Patent Office Rescinds Trademark Protection for Washington NFL Team's Nickname

Your News Companion by Ben Mathis-Lilley
June 18 2014 12:03 PM

Patent Office Rescinds Trademark Protection for Washington NFL Team's Nickname

Team owner Daniel Snyder.

Photo by Patrick McDermott/Getty Images

The United States Patent and Trademark Office has rescinded trademark protection for six uses of the Washington NFL franchise's team nickname, calling the name "disparaging to Native Americans."

The ruling, if it stands up to an appeal to the U.S. Court of Appeals for the Federal Circuit, would mean that the NFL no longer has the exclusive right to sell merchandise and apparel branded with those specific uses of the nickname. The team's caricature logo itself does not appear to have been covered in the ruling, though at least two of the trademarks covered involve a use of said logo. Since 31 of the league's teams split all merchandise revenue equally (the Cowboys' revenue is separate), this could harm the pocketbooks of other NFL owners. That will perhaps turn up the pressure on Washington owner Dan Snyder to change the nickname. That economic pressure won't ratchet up immediately, though: The team will retain its trademark protections while the case is on appeal. [Update, June 19, 2014: Other reports say the team could appeal to federal district court in Virginia instead of, or before, appealing to federal circuit court.]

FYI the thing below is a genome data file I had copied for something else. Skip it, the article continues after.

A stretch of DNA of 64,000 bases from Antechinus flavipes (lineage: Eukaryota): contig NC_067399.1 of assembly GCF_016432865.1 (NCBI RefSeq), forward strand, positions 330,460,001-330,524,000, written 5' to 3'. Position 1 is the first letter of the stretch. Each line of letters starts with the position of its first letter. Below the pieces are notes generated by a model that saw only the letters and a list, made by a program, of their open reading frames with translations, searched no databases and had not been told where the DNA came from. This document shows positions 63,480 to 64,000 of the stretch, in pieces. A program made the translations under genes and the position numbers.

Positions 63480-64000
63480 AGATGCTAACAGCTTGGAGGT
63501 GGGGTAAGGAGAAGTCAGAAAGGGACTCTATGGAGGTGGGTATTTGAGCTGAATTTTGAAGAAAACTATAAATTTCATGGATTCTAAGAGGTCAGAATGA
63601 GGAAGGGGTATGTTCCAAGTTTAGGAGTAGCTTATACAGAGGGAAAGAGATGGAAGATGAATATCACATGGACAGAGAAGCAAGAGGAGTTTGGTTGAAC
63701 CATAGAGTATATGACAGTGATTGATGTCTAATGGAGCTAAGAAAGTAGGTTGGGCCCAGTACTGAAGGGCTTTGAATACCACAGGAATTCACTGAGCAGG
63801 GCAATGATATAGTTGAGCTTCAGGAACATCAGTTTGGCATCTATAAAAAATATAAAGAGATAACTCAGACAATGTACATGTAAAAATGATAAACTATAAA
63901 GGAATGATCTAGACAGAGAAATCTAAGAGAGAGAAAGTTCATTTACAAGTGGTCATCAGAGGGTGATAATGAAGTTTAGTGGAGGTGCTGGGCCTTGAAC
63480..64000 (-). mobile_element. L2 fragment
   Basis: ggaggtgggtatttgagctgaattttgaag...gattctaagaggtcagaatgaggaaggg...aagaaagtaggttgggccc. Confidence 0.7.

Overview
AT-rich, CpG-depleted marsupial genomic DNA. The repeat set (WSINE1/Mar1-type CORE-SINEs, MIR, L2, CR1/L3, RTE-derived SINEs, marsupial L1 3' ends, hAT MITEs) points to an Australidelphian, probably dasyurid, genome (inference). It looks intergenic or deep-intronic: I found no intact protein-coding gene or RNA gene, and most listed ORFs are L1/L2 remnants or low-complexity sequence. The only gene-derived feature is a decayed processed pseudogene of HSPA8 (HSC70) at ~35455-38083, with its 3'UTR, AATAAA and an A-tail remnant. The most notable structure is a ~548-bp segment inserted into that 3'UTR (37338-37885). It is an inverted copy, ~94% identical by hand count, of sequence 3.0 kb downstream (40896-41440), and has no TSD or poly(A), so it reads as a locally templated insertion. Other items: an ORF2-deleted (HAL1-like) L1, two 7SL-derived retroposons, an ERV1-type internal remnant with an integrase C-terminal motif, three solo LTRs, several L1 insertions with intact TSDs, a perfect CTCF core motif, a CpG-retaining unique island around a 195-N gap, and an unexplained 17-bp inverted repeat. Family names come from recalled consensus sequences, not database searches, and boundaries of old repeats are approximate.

The trademark challenge, brought by five individuals represented by national law firm Drinker Biddle & Reath LLP, covered issues similar to those in a 1999 patent office ruling. The office also decided against the NFL in that case, but after a long appeals process a federal court ruled in 2008 that the "petitioners" who made the challenge did not have proper legal standing to file their petition because they had waited too long after becoming adults to challenge the trademark. Today's case involves new petitioners who were younger at the time of filing.

Sports law expert Michael McCann suggests on Twitter that the team may also have trademark rights via state laws. (States can issue their own trademarks.)

Ben Mathis-Lilley edits the Slatest. Follow @Slatest on Twitter.


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